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“Geek” reinstated after sick leave found genuine
 

A Bureau of Meteorology (BoM) employee who was dismissed for participating in a reality television show while on stress leave has been reinstated.

The employee, M, was employed by the BoM as a field officer in 2009. In 2011 he commenced training for the Australian Antarctic program. During this training he felt bullied and harassed and was withdrawn from the program. His next posting was to be in Wagga Wagga in April 2011 but shortly before he was due to commence that posting he applied for stress-based sick leave with a certificate from his GP.

During his sick leave he continued to consult with his GP, his psychologist and also saw the Australian Government Medical Officer (AGMO). M was due to commence a posting in Brisbane, in a desk-based role, in July 2011. M did not take up that posting either, presenting a medical certificate stating he was still not fit for work. Of particular note was the fact that he was extremely anxious about desk-based work, as opposed to field work. It was desk-based work that triggered his anxiety due to the alleged bullying. M requested field work but was told none was available.

During this time M was in discussions with the producers of “Beauty and the Geek”, a reality television show. He had auditioned to participate in 2010 but had pulled out due to work commitments. The producers contacted him asking if he would like to be considered for the 2011 production. M had discussions with the producers but ultimately stated he was unavailable for the program.

In July 2011, after discussions with M, his GP, psychologist and the AGMO about his fitness for duty the BoM dismissed M on the grounds of non-performance of duty. The AGMO believed M was fit for duty while M’s treating doctor provided him with certificates stating that he was not fit for a desk-based role. Following the dismissal M contacted the producers of “Beauty and the Geek” and informed them he was available. M appeared in Season 3 of the show and was a cast member for the first three episodes.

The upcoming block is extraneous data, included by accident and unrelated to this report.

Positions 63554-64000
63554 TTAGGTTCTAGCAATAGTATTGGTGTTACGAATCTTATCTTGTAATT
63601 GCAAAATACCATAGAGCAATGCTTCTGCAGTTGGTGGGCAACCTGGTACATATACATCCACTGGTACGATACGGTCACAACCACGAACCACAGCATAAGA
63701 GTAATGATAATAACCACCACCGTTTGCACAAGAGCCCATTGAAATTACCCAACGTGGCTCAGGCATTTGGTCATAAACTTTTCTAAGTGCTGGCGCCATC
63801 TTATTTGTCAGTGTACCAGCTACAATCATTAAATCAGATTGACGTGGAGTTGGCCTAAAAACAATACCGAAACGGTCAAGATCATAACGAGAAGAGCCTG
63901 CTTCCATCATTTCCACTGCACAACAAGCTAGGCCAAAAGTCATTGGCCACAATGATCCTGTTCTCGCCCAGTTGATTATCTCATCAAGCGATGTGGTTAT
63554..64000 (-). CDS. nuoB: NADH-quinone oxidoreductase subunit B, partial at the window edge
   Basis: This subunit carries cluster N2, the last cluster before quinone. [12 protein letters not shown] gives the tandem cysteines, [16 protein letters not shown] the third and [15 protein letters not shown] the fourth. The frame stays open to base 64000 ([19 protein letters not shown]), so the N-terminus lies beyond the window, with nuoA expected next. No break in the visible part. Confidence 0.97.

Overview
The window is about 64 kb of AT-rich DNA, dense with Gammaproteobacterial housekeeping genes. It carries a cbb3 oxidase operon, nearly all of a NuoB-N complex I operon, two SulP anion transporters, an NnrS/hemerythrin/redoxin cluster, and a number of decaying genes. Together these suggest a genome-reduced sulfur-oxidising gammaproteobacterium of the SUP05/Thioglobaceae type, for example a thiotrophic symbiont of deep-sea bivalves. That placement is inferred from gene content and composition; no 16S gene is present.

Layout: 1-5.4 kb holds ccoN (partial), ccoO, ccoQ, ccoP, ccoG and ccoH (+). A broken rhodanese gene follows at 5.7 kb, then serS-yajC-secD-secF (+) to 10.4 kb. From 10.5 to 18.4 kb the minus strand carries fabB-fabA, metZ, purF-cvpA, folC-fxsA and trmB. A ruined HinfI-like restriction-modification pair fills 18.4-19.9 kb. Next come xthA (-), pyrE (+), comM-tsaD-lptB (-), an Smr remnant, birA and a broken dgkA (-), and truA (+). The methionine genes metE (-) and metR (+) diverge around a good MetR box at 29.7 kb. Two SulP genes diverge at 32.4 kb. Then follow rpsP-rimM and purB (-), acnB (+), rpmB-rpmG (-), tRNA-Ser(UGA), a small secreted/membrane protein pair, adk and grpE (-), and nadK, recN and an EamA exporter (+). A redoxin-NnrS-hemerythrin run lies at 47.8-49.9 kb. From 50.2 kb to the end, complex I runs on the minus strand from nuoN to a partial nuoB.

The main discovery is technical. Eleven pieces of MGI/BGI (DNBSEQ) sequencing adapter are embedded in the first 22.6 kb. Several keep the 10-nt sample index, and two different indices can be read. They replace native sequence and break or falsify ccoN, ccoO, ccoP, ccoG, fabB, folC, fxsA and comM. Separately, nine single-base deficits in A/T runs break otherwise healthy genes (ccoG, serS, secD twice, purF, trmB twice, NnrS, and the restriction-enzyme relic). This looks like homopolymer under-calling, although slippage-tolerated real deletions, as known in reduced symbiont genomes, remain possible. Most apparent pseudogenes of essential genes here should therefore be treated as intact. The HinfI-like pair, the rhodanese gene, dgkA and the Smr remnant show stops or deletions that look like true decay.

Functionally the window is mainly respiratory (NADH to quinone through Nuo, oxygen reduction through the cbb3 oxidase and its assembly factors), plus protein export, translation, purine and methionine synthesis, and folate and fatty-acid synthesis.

M made an adverse action claim in the Federal Magistrates Court on the basis that he had been dismissed for exercising his workplace right to take sick leave.

Much of the argument in this case centred around the validity of the certificates provided by his GP and whether his discussions with the producers of a reality tv show, and his appearance on the show, entitled the BoM to disregard the certificates.

Ultimately Federal Magistrate Wheeler held that the certificates were valid and should have been accepted as such by the employer and reinstated M to his former position.

The certificates, and the GP in discussions with the BoM, made it clear that it was the environment that was the cause of the stress and the reason for the leave being necessary. M would have been happy to return to work if the BoM had been able to provide him with a field work position. The desk-based role he was offered was the source of his stress.

Appearing on a reality television show was a very different prospect to returning to a workplace that was the source of the stress and this did not invalidate his certificates.

The BoM’s argument that this situation was analogous to that in Anderson v Crown Melbourne Ltd (2008) 60 AILR ¶100-834 was rejected. In that case the employer refused to accept the certificate on the grounds that the employee had indicated he would apply for sick leave after being denied annual leave to attend a football match. The employee had made it clear that the sick leave was aimed at getting around a refusal to allow him a day off. In that case the doctor who provided the certificate, five days before the day it applied to, had been the subject of investigations for less than ethical practices.

In this case M’s GP had legitimate concerns about his health should he return to a desk position. He did not hold similar concerns about the effect a reality television show would have on M’s mental health. The certificate should have been accepted on face value and it was not open to the BoM to dismiss M on the basis that it was false.

M was reinstated and, due to his (unsuccessful) efforts to mitigate his loss he was awarded compensation in the form of back payment of the wages lost since his termination.

Marshall v Commonwealth of Australia (represented by the Bureau of Meteorology) (2012) FMCA 1052

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